If you’re wondering how MOOCs are performing and evolving, a report has recently emerged that sheds light on one of the leaders in the field, the edX partnership between Harvard and MIT.
‘HarvardX and MITx: Four Years of Open Online Courses’ offers a snapshot of key findings concerning MOOCs at the two institutions over the period 2012 to 2016. As the abstract explains, the report covers “290 courses, 245 thousand certificates, 4.5 million participants, 28 million participant-hours, and 2.3 billion events logged online. We present our findings in a series of nine exhibits that address questions about the evolution of the MOOC movement from its birth in 2012, through its current adolescence.” [aside: when I first skimmed this, I read the final word as ‘obsolescence’!]
It’s a nice easy read, with illuminating charts and graphs, offering commentary (the authors’ term is ‘exhibits’) on the following series of questions:
- How has total MOOC participation and certification grown over time?
- Who takes a MOOC, and what do they do?
- What percentage of MOOC users earn certificates?
- If a MOOC is repeated, does its enrollment grow or shrink?
- What are the hubs of the MOOC curricular network?
- How do MOOC demographics and activity differ across curricular areas?
- How many MOOC participants state their intention to earn a certificate, and do they?
- How many teachers take MOOCs?
- How much online time does it take for a MOOC participant to earn a certificate?
The question which most caught my eye is number 8, concerning teachers. As the report reveals, “Teacher participation remains high, with 32% responding as being or having been a teacher.” This is reminiscent of the history of the UKOU, where a rapidly emerging pattern was the high participation rate of teachers. Not only that, it was found that many university lecturers were using UKOU teaching materials to prepare their lectures. That this is probably also true in this case is indicated by the further revelation that “Of those self-described as being or having been a teacher, 19% teach the topic of the course.”
Teachers are a pragmatic lot.
Back in July 2012 I wrote a post about a new publication from the UKOU, Innovating Pedagogy. The plan was to make it an annual publication, and they haven’t failed yet (though sometimes it’s a bit late, especially the 2014 edition). Innovating Pedagogy 2016 has now been released. Continue reading
To make sense of our field, every now and then we need to step back and take an historical glimpse at how we’re going. If you don’t already do it, then when you scan the journal contents pages for historical contributions and meta analyses. In terms of the recent history of open education and the emergence of MOOCs, you won’t find a better summary than that by the inimitable Stephen Downes. Continue reading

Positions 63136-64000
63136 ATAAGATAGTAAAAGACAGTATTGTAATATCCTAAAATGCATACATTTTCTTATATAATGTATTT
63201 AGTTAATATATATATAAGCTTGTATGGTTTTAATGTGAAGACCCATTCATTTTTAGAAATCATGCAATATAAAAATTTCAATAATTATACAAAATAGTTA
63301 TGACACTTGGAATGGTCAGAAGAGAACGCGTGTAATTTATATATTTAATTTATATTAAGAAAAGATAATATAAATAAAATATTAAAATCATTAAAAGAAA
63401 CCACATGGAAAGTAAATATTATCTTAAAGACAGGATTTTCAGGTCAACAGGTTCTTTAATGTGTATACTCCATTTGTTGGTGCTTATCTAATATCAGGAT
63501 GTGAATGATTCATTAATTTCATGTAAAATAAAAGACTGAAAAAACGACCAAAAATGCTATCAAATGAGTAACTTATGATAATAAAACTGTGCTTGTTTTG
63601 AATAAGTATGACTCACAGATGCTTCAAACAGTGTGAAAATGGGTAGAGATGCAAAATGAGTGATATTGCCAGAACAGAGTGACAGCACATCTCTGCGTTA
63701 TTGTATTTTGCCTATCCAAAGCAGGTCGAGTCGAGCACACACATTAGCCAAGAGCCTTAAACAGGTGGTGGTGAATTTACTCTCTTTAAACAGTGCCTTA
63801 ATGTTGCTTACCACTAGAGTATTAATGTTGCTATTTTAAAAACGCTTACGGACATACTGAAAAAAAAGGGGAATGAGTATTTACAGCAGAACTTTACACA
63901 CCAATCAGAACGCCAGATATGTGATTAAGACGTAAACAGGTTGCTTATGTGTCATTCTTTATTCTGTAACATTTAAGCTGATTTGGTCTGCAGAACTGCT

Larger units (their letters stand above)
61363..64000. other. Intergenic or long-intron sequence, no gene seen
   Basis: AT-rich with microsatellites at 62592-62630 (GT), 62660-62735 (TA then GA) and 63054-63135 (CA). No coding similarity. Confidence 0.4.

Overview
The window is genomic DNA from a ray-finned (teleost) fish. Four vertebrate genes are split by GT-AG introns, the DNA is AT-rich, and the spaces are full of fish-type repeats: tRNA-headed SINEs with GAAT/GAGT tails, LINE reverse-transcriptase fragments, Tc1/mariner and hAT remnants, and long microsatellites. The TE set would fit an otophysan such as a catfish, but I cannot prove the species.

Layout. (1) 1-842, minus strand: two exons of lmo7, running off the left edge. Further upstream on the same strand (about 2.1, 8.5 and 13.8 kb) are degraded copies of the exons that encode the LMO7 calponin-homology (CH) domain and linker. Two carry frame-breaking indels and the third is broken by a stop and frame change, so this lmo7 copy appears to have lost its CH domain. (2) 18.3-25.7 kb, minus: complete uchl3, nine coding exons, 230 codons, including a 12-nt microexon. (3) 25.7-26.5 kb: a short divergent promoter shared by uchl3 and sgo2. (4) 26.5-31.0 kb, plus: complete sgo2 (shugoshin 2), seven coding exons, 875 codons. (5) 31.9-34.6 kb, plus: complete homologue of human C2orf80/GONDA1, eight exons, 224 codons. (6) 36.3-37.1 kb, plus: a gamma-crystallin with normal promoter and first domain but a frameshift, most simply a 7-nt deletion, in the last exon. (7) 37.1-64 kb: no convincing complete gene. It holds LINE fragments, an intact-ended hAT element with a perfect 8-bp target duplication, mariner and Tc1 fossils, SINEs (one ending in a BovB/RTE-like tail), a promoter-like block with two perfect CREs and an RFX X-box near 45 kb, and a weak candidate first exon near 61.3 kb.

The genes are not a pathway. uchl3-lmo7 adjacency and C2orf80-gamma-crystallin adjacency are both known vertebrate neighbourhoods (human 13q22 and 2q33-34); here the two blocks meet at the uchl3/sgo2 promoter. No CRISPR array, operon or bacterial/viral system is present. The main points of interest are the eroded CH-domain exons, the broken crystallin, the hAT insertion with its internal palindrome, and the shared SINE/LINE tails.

No, it’s not a grammatical error: DOGS (Australian Council for the Defence of Government Schools) is alive and well, and still vigorously pursuing its objectives:
1. The promotion and protection of public education
2. The separation of Church and State and opposition to public funding of private religious schools
If you undertake an internet search for ‘Making sense of MOOCS’, you’ll find two main results. One is to a 2012 paper by Sir John Daniel, and the other is a recent (June, 2016) publication from the Commonwealth of Learning (CoL) and UNESCO. Continue reading
Keen observers will note a new link added to the list: Hack Education Weekly Newsletter (hence the HEWN). It’s the product of Audrey Watters, a ‘stirrer of the pot’ who appears to aim to keep the ed tech community on its toes (pardon the mixed metaphors). Continue reading
The title quote is the final sentence in the Introduction to The Academic Book of the Future, a compilation of contributions with messages for academics, publishers, librarians and booksellers. It’s an outcome of the machinations of a group devoted to a “two-year AHRC[Arts & Humanities Research Council]-funded research project exploring the future of the academic book.” Continue reading
Yes, a bold claim, I’ll admit. But not only did I work as an instructional designer (or whatever alternative title you want to use) but I also did my PhD on instructional designers. In essence, what I was investigated was the question of what instructional designers do. Continue reading
Editathon I’m not too fussed that I didn’t know this word. It’s a new(ish) one, dreamed up just a few years ago to identify “an event where people develop open knowledge around a specific topic”. I chanced upon it when browsing the site for OER16, the 7th Open Educational Resources Conference, Open Culture, held on the 19th-20th April 2016 at the University of Edinburgh. One of the presentations outlined the journey of a group of 50 people who jointly created pages in Wikipedia by means of said ‘editathon’. Continue reading
It occurs to me that the people whose writing about learning and technology I enjoy reading are all like me: mature (ok, old!) men. My links list is dominated by them: Martin Weller, Tony Bates, Terry Anderson, Rob Waller … on it goes, with Grainne Conole the only exception, and even she is (says he hesitatingly) mature. Continue reading